Canine compassion: Ingalls center’s pet therapy program gets award
BY GINGER BRASHINGER Correspondent January 16, 2014 9:12PM
Shirley Strasser (left), 85, of Chicago Heights, says goodbye to therapy dog Jake as Ingalls recreation therapist Anne Spratt looks on. It was Strasser's last day of a one-week stay at the center, where she underwent therapy for breathing and back issues. | Ginger Brashinger~For Sun-Times Media
Updated: February 18, 2014 6:03AM
A quadruple bypass procedure two years ago and recent surgery to have his toes amputated are two reasons Richard Bogacki travels every weekday from Oak Lawn to Harvey for rehabilitation.
But one reason he actually enjoys going is a golden retriever.
“Jake makes every day happy,” said Bogacki, a diabetic. “He makes everybody smile.”
Indeed, the Ingalls Center for Rehabilitative Medicine is going to the dogs — in the best possible way.
The center’s recreation therapist, Anne Spratt, and Jake, her 6-year-old golden retriever, recently brought home the Illinois Recreation Therapy Association 2013 Outstanding Program Award for the center’s pet therapy program.
“It is a great program,” Spratt said. “We do a lot of work with Jake here.”
According to the Mayo Clinic website, animal-assisted therapy can significantly reduce pain, anxiety, depression and fatigue in people with a range of health problems, from children having dental procedures to people undergoing cancer treatment to veterans with post-traumatic stress disorder.
And it’s not only the ill person who reaps the benefits, according to the website. Family members and friends who sit in on animal visits say they feel better, too.
Jake is a family pet to Homewood’s Dan and Anne Spratt, their son Dylan, 21, and daughter Kristin, 17. But he accompanies Anne Spratt to the Ingalls center from 7:30 a.m. to 4 p.m. every Tuesday and Thursday for activities with center staff members including Spratt, nurse and case manager Suzanne Peart, physical therapist Joanne Cinquepalmi and recreation therapy assistant Bernice Perkins.
While Jake takes the weekend off, Homewood resident Jennifer Dorsett’s golden retrievers, Kahlua and Tequila, visit patients on Saturdays.
During individual visits to a patient’s room, Jake is happy to have a patient pet him and speak to him as he puts his head in a lap or a paw up for a high-five or a handshake.
The canine compassion works. Spratt said research has shown that pet therapy relieves stress, lowers blood pressure, and is a factor in reducing pain levels.
“Pets in general are known to provide stress management to patients, and often patients in hospitals (and) patients in rehab need relaxation techniques for pain,” Spratt said. “We’re trying to stay very pain-focused here to make our patients comfortable.”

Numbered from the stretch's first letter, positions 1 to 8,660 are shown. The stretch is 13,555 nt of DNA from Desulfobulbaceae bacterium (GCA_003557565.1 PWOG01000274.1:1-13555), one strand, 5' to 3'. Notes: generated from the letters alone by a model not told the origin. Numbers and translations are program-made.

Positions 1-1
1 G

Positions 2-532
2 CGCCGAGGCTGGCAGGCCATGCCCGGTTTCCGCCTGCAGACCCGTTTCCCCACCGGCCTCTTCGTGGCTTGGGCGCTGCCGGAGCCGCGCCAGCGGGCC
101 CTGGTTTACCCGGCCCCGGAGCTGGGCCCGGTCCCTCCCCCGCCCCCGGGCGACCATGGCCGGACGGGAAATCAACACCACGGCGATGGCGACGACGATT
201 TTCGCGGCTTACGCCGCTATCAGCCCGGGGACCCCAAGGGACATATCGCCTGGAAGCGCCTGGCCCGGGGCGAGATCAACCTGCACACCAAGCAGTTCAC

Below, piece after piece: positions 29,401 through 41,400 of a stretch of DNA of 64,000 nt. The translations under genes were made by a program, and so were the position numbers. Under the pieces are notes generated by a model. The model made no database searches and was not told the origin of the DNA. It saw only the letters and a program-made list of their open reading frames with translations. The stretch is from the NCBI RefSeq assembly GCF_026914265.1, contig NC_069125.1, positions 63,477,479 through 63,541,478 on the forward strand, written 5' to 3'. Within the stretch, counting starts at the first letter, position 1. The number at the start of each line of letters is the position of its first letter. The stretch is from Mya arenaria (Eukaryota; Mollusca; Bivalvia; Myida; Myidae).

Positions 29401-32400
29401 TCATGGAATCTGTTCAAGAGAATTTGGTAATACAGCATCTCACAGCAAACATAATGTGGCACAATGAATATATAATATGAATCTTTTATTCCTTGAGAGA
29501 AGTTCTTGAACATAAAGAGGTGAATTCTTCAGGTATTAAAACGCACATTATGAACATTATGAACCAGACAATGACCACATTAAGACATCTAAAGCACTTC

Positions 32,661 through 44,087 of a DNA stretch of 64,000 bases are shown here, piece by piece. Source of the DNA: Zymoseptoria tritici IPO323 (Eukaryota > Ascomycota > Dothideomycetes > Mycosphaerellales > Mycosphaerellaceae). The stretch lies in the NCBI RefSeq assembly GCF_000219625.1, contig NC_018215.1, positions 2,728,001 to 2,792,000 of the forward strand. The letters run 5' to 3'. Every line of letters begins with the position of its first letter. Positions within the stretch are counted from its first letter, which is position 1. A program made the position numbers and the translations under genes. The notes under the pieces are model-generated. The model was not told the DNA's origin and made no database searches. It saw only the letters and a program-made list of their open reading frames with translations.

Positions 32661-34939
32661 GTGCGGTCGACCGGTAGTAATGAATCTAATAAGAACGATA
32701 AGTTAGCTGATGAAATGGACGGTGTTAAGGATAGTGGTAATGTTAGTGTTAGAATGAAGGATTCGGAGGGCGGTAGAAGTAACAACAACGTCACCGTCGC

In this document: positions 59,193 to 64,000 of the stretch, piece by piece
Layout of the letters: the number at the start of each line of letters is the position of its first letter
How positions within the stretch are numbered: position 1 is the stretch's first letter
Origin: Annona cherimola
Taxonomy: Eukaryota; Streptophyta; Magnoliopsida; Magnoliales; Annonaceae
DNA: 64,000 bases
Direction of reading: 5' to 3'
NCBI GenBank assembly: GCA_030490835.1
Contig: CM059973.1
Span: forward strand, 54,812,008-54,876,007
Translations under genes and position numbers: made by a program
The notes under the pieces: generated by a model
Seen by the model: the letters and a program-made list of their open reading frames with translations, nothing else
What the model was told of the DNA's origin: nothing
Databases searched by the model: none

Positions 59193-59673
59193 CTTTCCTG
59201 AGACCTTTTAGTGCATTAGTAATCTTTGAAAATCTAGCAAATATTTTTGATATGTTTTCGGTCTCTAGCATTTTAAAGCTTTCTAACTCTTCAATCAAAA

Jake is a natural at the type of therapy he provides, Spratt said. He is not a trained therapy dog, but don’t tell that to Jake.
“As soon as he walked in the building, he put his head in someone’s lap who was sitting in a wheelchair, and I knew right then and there that he would be a benefit toward any patient’s recovery,” she said. “Golden retrievers are known to be good therapy dogs.”
Chicago Heights resident Shirley Strasser, 85, agreed.
“I look forward to (seeing Jake),” Strasser said.
She said she can’t take care of an animal at home because of her medical condition, so having Jake at rehab has been enjoyable for her.
“I love animals,” Strasser said.
Spratt said Jake often offers a diversion for patients undergoing painful therapy.
“When their families come, patients aren’t complaining about aches and pains and what the therapist did that day,” Spratt said. “They’re talking about the dog visiting.”
Jake also assists with group therapy, which often involves allowing patients to throw a ball to Jake, walk him and groom him, Cinquepalmi said. Simply putting Jake on a chair where a stroke patient can brush his coat not only is good physical therapy but is a calming activity for a patient.
”We don’t force him on anybody who doesn’t want to participate,” Cinquepalmi said.
But many patients find Jake to be exactly the right medicine.
On Mondays, Spratt, a 12-year employee at Ingalls, decides which patients “would enjoy animal-assisted therapy” and benefit most from a visit from Jake that week.
“You can see a patient with a severe stroke and they hardly give a response, and I’ll bring Jake right in front of them and they look and they try to reach (him),” Spratt said. “Those are patients I really try to go back to.”
Spratt said the Illinois Recreation Therapy Association award is an important acknowledgement of the good that animal therapy can do.
But the best reward, she said, is “to see a big smile on a patient’s face.”
“They don’t even know their therapist’s name,” Spratt said, “but they know Jake’s name.”